Wells Fellow Program Invites Renowned Political Consultant Mary Matalin

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Kirk Hachigian

[dropcap]O[/dropcap]n Monday, April 3, one of the most prominent and well-known conservative voices in America spent a day at Kinkaid as a part of the 2017 Wells Fellow series. Mary Matalin, a political consultant and pundit known for serving under President Ronald Reagan, running the 1992 campaign for George H.W. Bush, working as an assistant to President George W. Bush, and serving as counselor to Vice President Dick Cheney until 2003, was at Kinkaid from 8 a.m. to 4 p.m. meeting with students in small groups and a special assembly.

Ms. Matalin follows her husband, renowned democratic strategist James Carville, who spoke to students on Feb. 27. Chair of the Upper School History Department and AP Government teacher Dr. Ed Harris arranged the visit for Ms. Matalin, and guided the discussion during the assembly.

Ms. Matalin and Mr. Carville are often seen as a positive example of how people of different ideological persuasions can get along and even love each other in the divided state of our politics today. Dr. Harris began the assembly by asking Ms. Matalin about how she and Mr. Carville are able to get through their relationship without yelling and screaming.

“I’m always a little uncomfortable about this recurring question about our marriage somehow being representative of different people getting along without shouting. We do shout, we shout all the time. Marriage is not a democracy, it’s a ‘Momocracy,’” she joked.

Ms. Matalin, who predicted that Donald Trump “has a 100 percent chance to win” the election back in September, spoke at great lengths about his election and what it meant for the future of America.

“Was [Mr. Carville] still crying when he was here? [People] are still recovering from the election, to which I say: Get over it, whiners. What has happened now is a replication of Andrew Jackson. This is not unique to our history what is happening today. When you have a government contentious of the people, you get an Andrew Jackson or a Donald Trump,” Ms. Matalin said.

Last spring, Ms. Matalin revealed on Bloomberg Politics’ “With All Due Respect” that she had changed her party affiliation to the Libertarian Party, asserting that she was “a never Hillary” and “a provisional Trump.” When asked about her change in party membership by Dr. Harris, Ms. Matalin claimed that she “was not trying to make some big newsplash.” However, her announcement did make headlines across the country and led many people to question the future of the Republican Party.

“The essence of what I was saying is that you have to have and know what your principles are, be able to state them with clarity, and understand what they mean. Everyone keeps saying that Trump hijacked the [Republican] Party. How about we left the keys in the car with the motor running. I didn’t leave the Party, it left me,” Ms. Matalin said.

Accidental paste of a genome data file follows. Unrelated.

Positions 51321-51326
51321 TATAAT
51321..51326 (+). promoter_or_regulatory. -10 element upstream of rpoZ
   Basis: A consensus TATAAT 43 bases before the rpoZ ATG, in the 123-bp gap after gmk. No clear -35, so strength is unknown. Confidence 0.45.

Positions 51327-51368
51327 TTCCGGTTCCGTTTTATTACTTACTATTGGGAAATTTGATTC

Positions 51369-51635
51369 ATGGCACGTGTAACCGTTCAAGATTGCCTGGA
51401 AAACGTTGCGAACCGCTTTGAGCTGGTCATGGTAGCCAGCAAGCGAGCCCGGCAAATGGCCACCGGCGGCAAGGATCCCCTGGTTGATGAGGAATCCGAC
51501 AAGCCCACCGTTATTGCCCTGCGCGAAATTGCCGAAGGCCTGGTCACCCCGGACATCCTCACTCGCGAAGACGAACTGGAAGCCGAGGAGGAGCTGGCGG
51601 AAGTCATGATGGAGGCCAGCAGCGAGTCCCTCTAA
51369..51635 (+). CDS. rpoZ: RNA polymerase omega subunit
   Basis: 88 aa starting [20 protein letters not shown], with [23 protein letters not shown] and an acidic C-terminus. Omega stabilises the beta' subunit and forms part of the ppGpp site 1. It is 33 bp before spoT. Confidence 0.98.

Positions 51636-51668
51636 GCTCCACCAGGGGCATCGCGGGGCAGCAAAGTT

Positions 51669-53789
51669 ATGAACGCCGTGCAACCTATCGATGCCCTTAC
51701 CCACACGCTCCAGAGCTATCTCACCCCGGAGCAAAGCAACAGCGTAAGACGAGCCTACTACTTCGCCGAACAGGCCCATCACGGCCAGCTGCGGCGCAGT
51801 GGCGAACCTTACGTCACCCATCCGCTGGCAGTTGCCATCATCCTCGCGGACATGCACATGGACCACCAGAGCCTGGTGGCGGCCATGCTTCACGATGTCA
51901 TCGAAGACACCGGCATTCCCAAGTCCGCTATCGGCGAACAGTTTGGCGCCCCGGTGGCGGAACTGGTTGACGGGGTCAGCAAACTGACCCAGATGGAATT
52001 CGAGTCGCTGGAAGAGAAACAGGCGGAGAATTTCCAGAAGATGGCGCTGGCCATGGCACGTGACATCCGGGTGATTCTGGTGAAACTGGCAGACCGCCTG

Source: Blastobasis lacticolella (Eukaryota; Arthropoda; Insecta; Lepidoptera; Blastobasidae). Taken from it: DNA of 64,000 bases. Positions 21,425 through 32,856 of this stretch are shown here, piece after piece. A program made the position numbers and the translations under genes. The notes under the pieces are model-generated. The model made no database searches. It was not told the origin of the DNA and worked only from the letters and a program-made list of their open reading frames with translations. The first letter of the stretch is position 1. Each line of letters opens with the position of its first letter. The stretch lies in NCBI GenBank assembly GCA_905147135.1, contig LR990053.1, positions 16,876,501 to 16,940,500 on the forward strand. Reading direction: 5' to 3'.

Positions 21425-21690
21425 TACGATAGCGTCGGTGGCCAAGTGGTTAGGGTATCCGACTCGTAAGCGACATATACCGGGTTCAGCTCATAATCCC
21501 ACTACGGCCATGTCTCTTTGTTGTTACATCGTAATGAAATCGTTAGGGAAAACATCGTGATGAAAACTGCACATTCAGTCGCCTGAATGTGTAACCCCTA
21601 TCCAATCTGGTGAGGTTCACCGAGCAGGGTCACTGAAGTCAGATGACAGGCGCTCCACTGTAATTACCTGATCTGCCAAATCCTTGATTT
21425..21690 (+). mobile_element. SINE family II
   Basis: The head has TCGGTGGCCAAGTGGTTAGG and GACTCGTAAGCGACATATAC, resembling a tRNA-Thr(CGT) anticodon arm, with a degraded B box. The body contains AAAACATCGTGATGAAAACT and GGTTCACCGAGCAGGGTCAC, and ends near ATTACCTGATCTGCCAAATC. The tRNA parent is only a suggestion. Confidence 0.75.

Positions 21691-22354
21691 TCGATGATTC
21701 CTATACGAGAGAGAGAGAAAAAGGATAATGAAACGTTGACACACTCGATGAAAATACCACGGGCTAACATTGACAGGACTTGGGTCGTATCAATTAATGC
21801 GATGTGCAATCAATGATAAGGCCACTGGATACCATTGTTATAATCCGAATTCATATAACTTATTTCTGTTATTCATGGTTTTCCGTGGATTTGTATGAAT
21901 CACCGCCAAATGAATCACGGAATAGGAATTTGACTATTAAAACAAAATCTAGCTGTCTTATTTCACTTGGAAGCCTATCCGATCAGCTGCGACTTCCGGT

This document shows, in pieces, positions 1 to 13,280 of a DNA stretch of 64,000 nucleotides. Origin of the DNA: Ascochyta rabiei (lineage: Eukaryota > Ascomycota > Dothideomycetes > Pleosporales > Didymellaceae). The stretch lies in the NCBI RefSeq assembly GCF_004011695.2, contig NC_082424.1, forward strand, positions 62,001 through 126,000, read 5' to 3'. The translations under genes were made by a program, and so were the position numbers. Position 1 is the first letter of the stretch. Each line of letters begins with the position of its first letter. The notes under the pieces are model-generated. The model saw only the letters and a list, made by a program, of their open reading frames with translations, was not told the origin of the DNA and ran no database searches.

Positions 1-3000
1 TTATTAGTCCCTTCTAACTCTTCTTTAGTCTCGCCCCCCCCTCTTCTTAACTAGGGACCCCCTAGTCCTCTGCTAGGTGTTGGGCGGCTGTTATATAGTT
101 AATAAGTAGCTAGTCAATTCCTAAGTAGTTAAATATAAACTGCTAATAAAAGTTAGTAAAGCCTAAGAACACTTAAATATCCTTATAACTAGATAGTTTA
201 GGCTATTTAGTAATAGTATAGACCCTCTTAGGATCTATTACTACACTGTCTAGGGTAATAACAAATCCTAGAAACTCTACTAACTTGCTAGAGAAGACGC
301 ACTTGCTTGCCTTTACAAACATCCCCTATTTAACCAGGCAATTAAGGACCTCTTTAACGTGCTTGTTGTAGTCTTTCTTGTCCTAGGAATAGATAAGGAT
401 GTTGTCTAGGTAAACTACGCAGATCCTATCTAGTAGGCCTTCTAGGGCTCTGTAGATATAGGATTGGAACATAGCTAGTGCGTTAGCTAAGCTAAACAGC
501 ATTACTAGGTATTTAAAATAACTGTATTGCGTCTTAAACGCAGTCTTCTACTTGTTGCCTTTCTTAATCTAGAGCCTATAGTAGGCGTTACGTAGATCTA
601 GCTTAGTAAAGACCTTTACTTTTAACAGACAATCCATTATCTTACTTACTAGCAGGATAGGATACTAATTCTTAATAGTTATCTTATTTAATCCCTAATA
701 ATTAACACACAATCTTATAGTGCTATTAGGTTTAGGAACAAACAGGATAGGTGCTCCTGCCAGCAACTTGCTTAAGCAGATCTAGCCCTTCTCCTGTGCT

The assembly conversation focused on the future of both the Republican and Democratic Parties. Ms. Matalin claimed that “the Republican Party has already gone through a morphing fitting of generational shift that the Democratic Party has not.” She referenced the fact that the average age of the Republican leadership is around 40, while the Democratic is around 70.

“My biggest beef with the [Republican] Party becoming as democratic as it was is that there is no freedom without responsibility. You cannot be responsible for yourself if a system is constantly put in place to aggregate the responsibility of taking care of yourself. That is not uncompassionate or bigoted. Some large faceless institution making these intimate decisions for people is not what the Republican party professes to be. They could have fielded two baseball teams out of the primaries and what do they produce? Donald Trump,” Ms. Matalin chortled.

When asked about the rise of the Bernie Sanders/Elizabeth Warren wing of the Democratic Party, Ms. Matalin expressed skepticism.

“Your generation likes Bernie, and he was just a stand in for Warren. I would say that I understand a lot of her views philosophically, but there is a lack of supporting data. When she comes [into the Presidential race], and she will, the Democrats are going to have to make a decision about which way they want to go. This stuff collapses, and then reality emerges,” she said.

Ms. Matalin also talked about the importance of listening to arguments from other sides. She and Mr. Carville have actually given up watching network and cable political shows that “only validate your own opinion because [they] make your mind go to mush.”

Throughout the day, Ms. Matalin encouraged students to be empiricists–reject red or blue labels and look whether or not it is working.

“In the real world, you all are going to leaders. The first thing people are going to tell you when you come up with an idea is ‘Oh we’ve never done it that way before, we’ve always done it this way’ and that is a big red flag. If you can’t measure it and it’s not working, stop doing it,” she declared.

Ms. Matalin spent the remainder of her visit meeting with students to answer questions in smaller groups. The Wells Fellow program was established by Damon Wells (Class of ’54) to bring distinguished speakers and scholars from different fields to Kinkaid.